African Americans think bodies are good! You can use your body to give praise to God, and that is something sorely needed in Roman liturgy. Doesn't church shopping usually come from having had too many such experiences?

I hate saying this, but sometimes I'm astounded anyone goes to Mass. Our diocese has, I think, 243 parishes. As head of the liturgy office, I want to be able in seven years to say there are 10 places in this diocese doing liturgy very well. 

What if you live in the other 233? 

Hey, I can only do what I can. I've tried to do things that benefit all the parishes, but it doesn't work. For liturgy to really change, one needs to work very closely with a parish. If I want 10 places, I need to work with 10 places. 


St. Sabina's Parish, Chicago, where J-Glenn says they do liturgy right.

Rev Michael Pfleger Pastor


TUESDAY, JUNE 21, 2011

J-Glenn, Gone

A leading scholar, speakerand onetime advisor to the US bishops, one of the Stateside church's most celebrated liturgists has been "permanently removed from ministry" over a credible allegation dating to the early 1980s.

After word first emerged from Jesuit circles last week, the move against Fr J-Glenn Murray has been announced over recent days in the various apostolates where he's served over 32 years of priesthood. Ordained for the Society's Maryland Provincein 1979, Murray served for many years as worship director of the Cleveland diocese, and was most recently assigned to a parish in Washington.

The report of abuse was lodged by a young man who was one of the suspended cleric's students at Baltimore's St Frances Academy, founded by the legendary Mother Mary Lange, who began the Premier See's revered African-American community of religious women, the Oblate Sisters of Providence.

The principal crafter of Plenty Good Room -- the 1991 charter document on African-American worship released by the US bishops' Committee for the Liturgy -- news of Murray's suspension was given as follows by Fr Mark Horak, the pastor of the Jesuits' parish hub in the capital, the venerable Holy Trinity in Georgetown:

"I am very sorry to share with you the difficult news that Fr. J. Glenn Murray, S.J., who served in the Washington, D.C., area from 2007 to 2011, has been permanently removed from ministry following a credible allegation of improper touching of a minor that occurred in 1981-82 while Fr. Murray was working in Baltimore.

According to Fr. Jim Shea, Provincial of the Maryland Province of the Society of Jesus, this is the only allegation of misconduct involving Fr. Murray that the Province has received.

An individual made an allegation against Fr. Murray to the Maryland Province in 2005. The Province immediately reported the allegation to the proper civil authorities and referred it to its own Review Board. The civil authorities told the Province that they had investigated the complaint but closed it when the individual making the complaint declined to speak with them. The Province’s Review Board conducted its own investigation through a third party investigator.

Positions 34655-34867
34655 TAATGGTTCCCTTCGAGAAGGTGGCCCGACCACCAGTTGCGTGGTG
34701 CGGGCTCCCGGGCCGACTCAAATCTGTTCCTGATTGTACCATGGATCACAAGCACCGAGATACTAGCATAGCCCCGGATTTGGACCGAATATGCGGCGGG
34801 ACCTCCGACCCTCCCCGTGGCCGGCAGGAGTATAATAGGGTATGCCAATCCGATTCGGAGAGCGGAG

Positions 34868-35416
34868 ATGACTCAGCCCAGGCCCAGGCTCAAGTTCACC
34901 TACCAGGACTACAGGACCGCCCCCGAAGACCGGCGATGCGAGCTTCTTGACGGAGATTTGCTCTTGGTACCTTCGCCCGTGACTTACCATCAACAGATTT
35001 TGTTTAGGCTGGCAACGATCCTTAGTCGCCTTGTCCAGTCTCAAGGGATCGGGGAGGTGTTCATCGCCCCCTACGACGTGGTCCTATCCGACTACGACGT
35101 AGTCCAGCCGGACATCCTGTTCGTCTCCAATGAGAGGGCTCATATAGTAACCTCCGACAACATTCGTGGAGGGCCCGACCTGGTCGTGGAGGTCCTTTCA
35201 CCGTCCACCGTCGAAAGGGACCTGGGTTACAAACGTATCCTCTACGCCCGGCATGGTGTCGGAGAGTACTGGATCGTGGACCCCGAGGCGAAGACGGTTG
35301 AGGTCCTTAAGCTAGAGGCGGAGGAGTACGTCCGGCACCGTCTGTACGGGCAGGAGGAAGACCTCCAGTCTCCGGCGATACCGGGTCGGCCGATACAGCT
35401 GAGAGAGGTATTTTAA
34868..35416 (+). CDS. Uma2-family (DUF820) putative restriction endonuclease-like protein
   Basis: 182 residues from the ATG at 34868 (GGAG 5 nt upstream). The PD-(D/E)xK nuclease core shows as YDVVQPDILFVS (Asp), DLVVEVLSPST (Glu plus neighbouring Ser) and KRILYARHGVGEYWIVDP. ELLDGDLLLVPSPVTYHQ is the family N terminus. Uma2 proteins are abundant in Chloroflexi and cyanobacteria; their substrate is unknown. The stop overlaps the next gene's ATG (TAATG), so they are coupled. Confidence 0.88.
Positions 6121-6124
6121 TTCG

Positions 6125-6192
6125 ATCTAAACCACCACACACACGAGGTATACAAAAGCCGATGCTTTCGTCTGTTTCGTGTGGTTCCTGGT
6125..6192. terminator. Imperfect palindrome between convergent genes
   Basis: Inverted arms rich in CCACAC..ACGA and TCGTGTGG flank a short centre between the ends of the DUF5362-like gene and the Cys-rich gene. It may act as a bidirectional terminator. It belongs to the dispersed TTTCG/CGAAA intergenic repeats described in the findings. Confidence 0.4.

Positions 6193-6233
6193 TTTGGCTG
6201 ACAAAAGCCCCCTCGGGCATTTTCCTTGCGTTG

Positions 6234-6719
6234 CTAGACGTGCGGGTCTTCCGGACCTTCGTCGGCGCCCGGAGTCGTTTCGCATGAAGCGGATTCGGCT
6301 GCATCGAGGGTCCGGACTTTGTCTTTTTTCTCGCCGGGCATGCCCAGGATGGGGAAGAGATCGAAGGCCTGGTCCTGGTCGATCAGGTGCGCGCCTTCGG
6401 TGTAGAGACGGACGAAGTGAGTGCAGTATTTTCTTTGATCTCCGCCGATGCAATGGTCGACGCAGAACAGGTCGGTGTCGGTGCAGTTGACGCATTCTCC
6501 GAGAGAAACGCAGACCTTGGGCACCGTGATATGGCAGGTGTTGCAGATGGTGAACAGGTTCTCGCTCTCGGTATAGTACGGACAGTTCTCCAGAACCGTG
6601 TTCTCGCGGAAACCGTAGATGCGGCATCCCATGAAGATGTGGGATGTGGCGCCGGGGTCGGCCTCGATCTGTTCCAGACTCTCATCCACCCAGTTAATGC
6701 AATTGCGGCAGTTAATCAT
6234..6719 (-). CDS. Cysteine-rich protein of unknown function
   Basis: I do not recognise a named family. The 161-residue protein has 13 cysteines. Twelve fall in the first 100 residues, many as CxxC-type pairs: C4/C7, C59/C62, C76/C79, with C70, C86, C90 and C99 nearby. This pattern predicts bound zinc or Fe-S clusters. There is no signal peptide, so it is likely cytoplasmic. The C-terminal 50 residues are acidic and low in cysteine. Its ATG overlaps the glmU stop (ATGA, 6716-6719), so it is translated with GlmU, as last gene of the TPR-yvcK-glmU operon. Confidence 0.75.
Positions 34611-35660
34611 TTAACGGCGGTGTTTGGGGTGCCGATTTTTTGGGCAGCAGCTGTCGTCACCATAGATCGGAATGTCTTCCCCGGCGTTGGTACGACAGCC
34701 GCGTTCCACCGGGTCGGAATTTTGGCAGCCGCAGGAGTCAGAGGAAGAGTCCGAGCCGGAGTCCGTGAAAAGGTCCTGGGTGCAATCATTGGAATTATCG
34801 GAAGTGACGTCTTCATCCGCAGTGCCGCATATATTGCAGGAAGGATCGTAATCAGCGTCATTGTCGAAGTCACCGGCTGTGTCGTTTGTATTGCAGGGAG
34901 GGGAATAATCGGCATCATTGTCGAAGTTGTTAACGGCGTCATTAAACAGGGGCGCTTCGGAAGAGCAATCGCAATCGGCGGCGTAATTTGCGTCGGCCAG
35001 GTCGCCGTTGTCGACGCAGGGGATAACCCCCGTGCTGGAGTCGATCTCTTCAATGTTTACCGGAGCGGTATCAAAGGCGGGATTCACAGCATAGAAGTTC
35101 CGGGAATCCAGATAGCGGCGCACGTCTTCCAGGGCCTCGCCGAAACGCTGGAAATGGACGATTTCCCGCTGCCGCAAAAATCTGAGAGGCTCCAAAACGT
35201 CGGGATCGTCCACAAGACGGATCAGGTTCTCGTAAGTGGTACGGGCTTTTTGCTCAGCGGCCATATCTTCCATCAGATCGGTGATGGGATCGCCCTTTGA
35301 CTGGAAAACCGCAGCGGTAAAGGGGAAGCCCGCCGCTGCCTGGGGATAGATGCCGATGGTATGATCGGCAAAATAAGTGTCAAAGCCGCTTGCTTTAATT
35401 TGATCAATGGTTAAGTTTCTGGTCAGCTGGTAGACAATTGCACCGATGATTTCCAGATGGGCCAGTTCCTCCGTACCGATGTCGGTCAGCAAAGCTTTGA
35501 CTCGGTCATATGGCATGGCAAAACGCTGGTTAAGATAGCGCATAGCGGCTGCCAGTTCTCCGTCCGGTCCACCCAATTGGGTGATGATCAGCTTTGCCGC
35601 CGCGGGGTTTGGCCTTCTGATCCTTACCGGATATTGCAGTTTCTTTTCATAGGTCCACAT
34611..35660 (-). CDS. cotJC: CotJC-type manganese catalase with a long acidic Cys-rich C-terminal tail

Based on the information uncovered at that time, the Board did not find the allegation credible.

This past spring, when Fr. Murray was being considered for assignment, the Province decided to conduct a second investigation. A new third party investigator hired by the Province conducted the investigation and uncovered new information.

Upon receipt of the Board’s report and recommendation, and after reviewing the entire record, Fr. Shea permanently removed Fr. Murray from all ministry. He now lives in a monitored residence with his Jesuit community.

The Province offered pastoral care to the victim when the individual first made the complaint in 2005, and the Province has renewed that offer of care and has apologized for any harm the individual has suffered.

The Maryland Province and the Jesuits at Holy Trinity assure parishioners that we are committed to the safety and wellbeing of all minors and other vulnerable persons. For further information on the Jesuits’ commitment to child protection, and for information on how to report an incident involving a Jesuit or an employee of a Jesuit work, go to: www.mdsj.org/children.html.

I ask you to join me in praying for the healing of the individual who made the complaint and who is now an adult, and for all minors and other vulnerable people who have been mistreated by Jesuits and other clergy and religious.

I also ask you to pray for J. Glenn."

Prior to the development, Murray had been slated as the keynote speaker for next month's annual convention of the National Association of Pastoral Musicians (NPM) in Louisville.


Los Angeles Religious Education Congress 2010: Closing Liturgy - with J-Glenn's Dancing Deacon